Godbout also declined to testify in the hearing before the FOI Commission, pleading the fifth amendment because of his pending criminal case.

Godbout’s attorney Rob Serafinowicz said that the arrest was a pretext for the town to petition to ignore further FOI requests from Godbout “to get him to be quiet and stop him from questioning them and their policies.”

On other occasions Godbout has clashed with FOI Commission itself. He’s sued the commission at least three times.

In the most recent suit, on September 23, 2019, a New Britain Superior Court judge ruled against Godbout in a case in which he was suing the Freedom of Information Commission, although Godbout could still appeal. 

In that case, Godbout was requesting a hearing for what he said was a violation of the FOI law by former Gov. Dannel Malloy’s office. Godbout said in that case that he had requested information that the then-governor’s office had requested about bump stocks and the 2017 mass shooting in Las Vegas, to no response.

Law has yet to be tested

In 2018, then-Gov. Dannel Malloy signed into law an act designed to reform the appeals process for FOI complaints and give public agencies (which include towns) a recourse for relief from abusive requesters. A bipartisan group of legislators, including Rep. Holly Cheeseman (R-East Lyme), sponsored the bill.

East Lyme is the first public agency to seek that relief.

The act states that “a public agency may petition the commission for relief from a requester that the public agency alleges is a vexatious requester… Upon a grant of such petition, the commission may provide appropriate relief commensurate with the vexatious conduct, including, but not limited to, an order that the agency need not comply with future requests from the vexatious requester for a specified period of time, but not to exceed one year.”

Under this law, “vexatious” conduct could be determined by a requester’s scope of requests, the number of requests pending, the language or nature of the requests, the language or nature of other communications from the requester to the agency, or “a pattern of conduct that amounts to an abuse of the right to access information under the Freedom of Information Act or an interference with the operation of the agency.”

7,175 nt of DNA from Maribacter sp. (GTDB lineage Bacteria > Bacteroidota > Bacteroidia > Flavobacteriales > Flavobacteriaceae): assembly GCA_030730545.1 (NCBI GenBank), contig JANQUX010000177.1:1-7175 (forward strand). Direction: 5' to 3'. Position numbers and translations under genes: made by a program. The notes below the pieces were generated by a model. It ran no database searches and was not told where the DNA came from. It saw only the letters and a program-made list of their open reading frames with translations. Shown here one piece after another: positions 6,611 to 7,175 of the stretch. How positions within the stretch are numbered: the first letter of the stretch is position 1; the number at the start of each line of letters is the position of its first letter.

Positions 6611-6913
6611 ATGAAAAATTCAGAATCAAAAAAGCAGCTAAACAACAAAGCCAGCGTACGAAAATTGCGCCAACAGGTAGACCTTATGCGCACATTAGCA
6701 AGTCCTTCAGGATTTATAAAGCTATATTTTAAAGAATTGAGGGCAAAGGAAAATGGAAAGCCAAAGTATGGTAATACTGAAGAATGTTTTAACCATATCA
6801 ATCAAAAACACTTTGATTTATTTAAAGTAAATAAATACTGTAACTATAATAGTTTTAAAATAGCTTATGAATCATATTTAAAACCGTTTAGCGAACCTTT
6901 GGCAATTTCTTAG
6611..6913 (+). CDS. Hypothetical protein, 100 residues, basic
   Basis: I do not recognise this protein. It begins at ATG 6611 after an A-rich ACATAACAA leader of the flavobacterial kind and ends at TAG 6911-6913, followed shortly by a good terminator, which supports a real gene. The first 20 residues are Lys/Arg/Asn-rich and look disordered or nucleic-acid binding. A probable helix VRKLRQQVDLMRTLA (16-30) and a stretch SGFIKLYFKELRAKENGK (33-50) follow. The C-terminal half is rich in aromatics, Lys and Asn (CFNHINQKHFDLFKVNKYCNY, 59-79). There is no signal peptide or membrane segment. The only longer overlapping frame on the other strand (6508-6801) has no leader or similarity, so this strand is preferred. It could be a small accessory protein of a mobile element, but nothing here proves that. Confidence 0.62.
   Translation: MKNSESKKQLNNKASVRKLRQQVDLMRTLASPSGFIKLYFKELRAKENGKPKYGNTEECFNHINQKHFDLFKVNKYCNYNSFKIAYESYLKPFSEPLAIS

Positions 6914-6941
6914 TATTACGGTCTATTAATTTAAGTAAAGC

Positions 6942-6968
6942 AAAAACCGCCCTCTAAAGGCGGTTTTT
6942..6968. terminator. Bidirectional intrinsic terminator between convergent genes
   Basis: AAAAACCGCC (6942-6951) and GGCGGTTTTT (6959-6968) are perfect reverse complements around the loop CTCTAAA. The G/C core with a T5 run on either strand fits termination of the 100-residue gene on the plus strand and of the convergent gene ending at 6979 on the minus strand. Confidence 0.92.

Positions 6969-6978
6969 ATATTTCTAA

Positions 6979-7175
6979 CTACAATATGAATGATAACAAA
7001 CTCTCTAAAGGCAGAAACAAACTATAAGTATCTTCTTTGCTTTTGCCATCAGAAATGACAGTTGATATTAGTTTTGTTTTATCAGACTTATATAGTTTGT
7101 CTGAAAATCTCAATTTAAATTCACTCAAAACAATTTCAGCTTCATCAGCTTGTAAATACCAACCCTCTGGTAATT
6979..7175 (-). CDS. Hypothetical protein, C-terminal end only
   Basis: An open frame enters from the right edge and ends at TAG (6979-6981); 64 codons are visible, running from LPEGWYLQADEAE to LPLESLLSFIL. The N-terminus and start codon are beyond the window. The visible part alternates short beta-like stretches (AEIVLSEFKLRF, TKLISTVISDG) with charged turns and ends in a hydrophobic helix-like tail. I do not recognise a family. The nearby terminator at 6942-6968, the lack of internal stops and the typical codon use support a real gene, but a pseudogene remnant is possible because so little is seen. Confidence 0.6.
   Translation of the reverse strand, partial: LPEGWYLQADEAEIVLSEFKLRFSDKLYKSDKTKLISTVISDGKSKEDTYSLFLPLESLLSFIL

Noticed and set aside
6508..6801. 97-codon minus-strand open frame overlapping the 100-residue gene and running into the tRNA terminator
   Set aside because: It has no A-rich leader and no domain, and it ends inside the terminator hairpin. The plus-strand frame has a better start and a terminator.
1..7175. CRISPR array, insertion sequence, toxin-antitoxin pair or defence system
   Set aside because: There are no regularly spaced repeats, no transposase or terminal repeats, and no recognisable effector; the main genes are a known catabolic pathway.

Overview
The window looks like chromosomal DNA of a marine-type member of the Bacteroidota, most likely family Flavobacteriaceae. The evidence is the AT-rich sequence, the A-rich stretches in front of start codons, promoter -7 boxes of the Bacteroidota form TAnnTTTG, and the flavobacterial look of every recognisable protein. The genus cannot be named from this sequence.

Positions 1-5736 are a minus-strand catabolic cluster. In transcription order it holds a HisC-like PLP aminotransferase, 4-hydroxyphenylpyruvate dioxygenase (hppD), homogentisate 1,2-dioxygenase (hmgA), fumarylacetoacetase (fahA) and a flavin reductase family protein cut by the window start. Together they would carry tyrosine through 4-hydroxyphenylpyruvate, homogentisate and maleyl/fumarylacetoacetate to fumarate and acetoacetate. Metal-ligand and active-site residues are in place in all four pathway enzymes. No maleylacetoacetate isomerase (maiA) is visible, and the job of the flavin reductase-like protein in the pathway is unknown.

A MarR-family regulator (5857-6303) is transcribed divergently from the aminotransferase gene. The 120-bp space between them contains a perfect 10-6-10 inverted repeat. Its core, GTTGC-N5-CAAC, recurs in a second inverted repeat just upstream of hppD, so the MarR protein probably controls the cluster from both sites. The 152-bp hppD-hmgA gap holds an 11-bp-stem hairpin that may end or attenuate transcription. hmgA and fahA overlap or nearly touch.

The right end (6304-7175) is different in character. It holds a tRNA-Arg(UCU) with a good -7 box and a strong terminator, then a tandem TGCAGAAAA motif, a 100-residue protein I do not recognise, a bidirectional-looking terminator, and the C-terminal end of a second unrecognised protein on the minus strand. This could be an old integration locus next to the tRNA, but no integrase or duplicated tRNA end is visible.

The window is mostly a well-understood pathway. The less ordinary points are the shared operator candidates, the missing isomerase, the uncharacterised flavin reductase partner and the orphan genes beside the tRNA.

During testimony for the bill, representatives of both the FOI Commission and the Connecticut Society of Professional Journalists testified in support of the provision.

Representatives from ACLU Connecticut submitted testimony in opposition to the bill, with their legislative counsel Kaley Lentini testifying that the bill would “stifle government transparency and accountability.”

Godbout himself submitted testimony against the bill twice in February and March 2018. In testimony and in the Sunday interview, Godbout argued broadly that Connecticut’s FOI laws don’t have “teeth” because the commission has not been firm enough in enforcing the law against noncompliant public agencies.

“Compliance with the Act sucks today,” Godbout’s February testimony reads, “and fees allowed now under the law result in over-charges and agencies don’t care because the FOI Commission encourages violations of the Act instead of doing its intended job.”

In his testimony and elsewhere, Godbout has publicly called for eliminating the commission and replacing it with a system in which complaints go directly to superior court and complainants who win their cases are given $1,000 by the public agency.

Clashes with the town and commission

In its petition, East Lyme presented evidence that the petitioners allege demonstrates that Godbout is “a vexatious, serial FOIA filer, whose requests are routinely unlimited and/or unreasonable in scope or content” and that his “voluminous requests, and the number of documents sought therein, disrupts the orderly conduct of the Town’s business.”

The town’s petition also details two other occasions when Godbout was escorted from East Lyme Town Hall by police. 

On one occasion in March 2018, the petition claims police were called because Godbout refused to leave the town assessor’s office when asked and that he was making staff in the assessor’s office uncomfortable.

On another occasion two weeks later, police were called after Godbout came into town hall with a camera, asked staff questions on camera, and then refused to turn off the camera when asked, according to the town’s petition.